Day 5: Formation and Change

This session will provide an overview of the bestiary of network models used to explain how networks are formed or change, including multiple regression quadratic assignment procedures, exponential random graph models, stochastic actor-oriented models, and relational event models such as the dynamic network actor model.

How the course will work online

The course is structured into five live Zoom sessions, each lasting 3 hours. The first 1.5-2 hours will focus on the major theoretical components of each day’s topic. The remaining 1 hour will be spent walking through practical tutorials, where you will apply the concepts and methods we discuss in the lecture. Additional exercises from the tutorials can be completed outside of class to consolidate your understanding of the theoretical and practical topics we have covered. The instructor will also conduct live Q&A sessions and offer designated office hours for one-to-one consultations.

Prerequisite Knowledge

Prior knowledge of R and statistical methods, including linear and logistic regression, is required for this class. In the practical exercises, you will receive hands-on instruction on conducting social network analysis using R. Installing the ‘migraph’ package from CRAN will install all required packages. While we will occasionally consider mathematical formulae, knowledge of linear or matrix algebra is not required.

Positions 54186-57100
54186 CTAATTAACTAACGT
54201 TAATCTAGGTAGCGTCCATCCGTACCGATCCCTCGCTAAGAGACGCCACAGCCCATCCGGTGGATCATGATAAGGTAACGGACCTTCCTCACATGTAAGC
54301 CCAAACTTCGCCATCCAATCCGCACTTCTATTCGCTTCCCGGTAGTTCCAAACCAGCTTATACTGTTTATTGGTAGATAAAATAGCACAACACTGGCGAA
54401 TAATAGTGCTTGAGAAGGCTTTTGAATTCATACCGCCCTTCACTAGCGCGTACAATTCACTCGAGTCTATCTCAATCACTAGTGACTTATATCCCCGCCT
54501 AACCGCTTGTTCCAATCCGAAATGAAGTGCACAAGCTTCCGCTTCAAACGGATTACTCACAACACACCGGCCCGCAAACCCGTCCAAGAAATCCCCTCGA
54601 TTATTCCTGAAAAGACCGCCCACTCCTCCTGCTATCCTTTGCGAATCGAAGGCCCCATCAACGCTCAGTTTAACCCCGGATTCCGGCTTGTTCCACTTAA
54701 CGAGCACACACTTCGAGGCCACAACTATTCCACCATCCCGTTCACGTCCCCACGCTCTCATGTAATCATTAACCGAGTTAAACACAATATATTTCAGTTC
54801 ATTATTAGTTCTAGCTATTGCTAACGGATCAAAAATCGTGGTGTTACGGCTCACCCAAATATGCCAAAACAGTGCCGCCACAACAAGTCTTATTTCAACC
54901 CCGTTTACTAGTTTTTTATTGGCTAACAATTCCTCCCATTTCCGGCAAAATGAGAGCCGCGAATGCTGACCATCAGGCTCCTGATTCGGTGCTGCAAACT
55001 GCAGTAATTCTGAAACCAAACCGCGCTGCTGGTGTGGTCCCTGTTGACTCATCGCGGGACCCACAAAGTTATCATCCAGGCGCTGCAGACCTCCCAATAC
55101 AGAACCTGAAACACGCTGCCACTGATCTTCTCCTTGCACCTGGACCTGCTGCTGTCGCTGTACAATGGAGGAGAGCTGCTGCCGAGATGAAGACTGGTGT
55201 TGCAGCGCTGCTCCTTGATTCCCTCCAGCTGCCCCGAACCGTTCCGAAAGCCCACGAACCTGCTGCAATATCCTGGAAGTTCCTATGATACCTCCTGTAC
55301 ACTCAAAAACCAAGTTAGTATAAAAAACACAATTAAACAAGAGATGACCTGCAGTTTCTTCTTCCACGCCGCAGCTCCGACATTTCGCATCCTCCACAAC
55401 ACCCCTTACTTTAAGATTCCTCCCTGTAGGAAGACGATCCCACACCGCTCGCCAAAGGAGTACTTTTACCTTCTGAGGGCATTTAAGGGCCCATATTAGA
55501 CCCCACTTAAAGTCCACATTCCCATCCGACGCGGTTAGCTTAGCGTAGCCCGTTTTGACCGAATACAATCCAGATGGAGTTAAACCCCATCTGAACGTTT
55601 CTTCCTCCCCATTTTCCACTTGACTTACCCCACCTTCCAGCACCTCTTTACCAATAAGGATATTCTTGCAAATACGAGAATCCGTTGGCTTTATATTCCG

Learning commitment

As a participant in this course, you will engage in a variety of learning activities designed to deepen your understanding and mastery of the subject matter. While the cornerstone of your learning experience will be the daily live teaching sessions, which total three hours each day across the five days of the course, your learning commitment extends beyond these sessions.

Upon payment and registration for the course, you will gain access to our Learning Management System (LMS) approximately two weeks before the course start date. Here, you will have access to course materials such as pre-course readings. The time commitment required to familiarise yourself with the content and complete any pre-course tasks is estimated to be approximately 20 hours per week leading up to the start date.

During the course week, you are expected to dedicate approximately one-three hours per day to prepare and work on assignments.

Each course offers the opportunity to be awarded three ECTS credits. Should you wish to earn a 4th credit, you will need to complete a post-course assignment, which will involve approximately 25 hours of work.

This comprehensive approach ensures that you not only attend the live sessions but also engage deeply with the course material, participate actively, and complete assessments to solidify your learning.


This course description may be subject to subsequent adaptations (e.g. taking into account new developments in the field, participant demands, group size, etc.). Registered participants will be informed at the time of change.

By registering for this course, you confirm that you possess the knowledge required to follow it. The instructor will not teach these prerequisite items. If in doubt, please contact us before registering.